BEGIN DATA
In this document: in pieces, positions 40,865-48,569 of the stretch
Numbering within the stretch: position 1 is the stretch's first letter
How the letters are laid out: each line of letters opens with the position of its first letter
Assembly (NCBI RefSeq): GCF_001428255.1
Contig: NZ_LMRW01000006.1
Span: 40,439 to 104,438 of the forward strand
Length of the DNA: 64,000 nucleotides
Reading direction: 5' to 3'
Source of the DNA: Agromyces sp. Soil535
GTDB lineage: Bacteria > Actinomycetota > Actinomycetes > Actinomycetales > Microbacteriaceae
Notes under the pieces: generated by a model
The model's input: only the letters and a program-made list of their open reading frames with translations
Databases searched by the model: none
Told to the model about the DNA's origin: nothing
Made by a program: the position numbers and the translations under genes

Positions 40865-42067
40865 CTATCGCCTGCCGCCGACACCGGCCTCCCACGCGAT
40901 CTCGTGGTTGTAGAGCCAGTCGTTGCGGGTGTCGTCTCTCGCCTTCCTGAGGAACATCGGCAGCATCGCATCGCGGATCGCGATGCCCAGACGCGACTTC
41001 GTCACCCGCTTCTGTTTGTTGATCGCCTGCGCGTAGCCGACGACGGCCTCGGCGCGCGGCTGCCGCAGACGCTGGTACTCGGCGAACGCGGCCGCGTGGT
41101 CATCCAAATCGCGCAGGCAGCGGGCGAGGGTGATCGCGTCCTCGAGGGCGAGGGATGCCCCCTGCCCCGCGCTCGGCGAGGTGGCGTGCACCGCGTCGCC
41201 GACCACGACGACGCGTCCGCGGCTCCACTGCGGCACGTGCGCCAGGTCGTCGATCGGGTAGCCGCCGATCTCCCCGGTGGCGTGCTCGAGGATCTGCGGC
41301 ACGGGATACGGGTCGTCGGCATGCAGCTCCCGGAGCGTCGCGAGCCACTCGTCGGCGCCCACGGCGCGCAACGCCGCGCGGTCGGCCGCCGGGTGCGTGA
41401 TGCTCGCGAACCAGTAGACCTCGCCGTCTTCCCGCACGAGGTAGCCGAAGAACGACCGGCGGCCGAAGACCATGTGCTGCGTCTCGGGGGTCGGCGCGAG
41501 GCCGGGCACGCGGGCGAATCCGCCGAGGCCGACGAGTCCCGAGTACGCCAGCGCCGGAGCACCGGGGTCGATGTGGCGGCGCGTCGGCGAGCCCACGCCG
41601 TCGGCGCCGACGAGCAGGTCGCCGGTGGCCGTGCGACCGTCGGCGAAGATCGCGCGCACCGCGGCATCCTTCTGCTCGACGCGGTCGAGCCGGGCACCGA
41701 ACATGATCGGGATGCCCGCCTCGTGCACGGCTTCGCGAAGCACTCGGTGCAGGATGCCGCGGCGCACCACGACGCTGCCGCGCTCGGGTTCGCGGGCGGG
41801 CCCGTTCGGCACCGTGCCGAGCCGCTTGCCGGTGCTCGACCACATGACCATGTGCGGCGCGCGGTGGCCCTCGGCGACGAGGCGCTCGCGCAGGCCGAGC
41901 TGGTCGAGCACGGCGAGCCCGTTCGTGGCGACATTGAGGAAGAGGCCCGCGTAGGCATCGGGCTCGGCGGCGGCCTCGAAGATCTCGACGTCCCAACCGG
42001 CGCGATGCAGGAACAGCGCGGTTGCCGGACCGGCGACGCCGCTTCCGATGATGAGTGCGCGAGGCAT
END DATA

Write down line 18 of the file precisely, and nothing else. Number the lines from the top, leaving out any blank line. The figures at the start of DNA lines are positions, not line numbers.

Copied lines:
40901 CTCGTGGTTGTAGAGCCAGTCGTTGCGGGTGTCGTCTCTCGCCTTCCTGAGGAACATCGGCAGCATCGCATCGCGGATCGCGATGCCCAGACGCGACTTC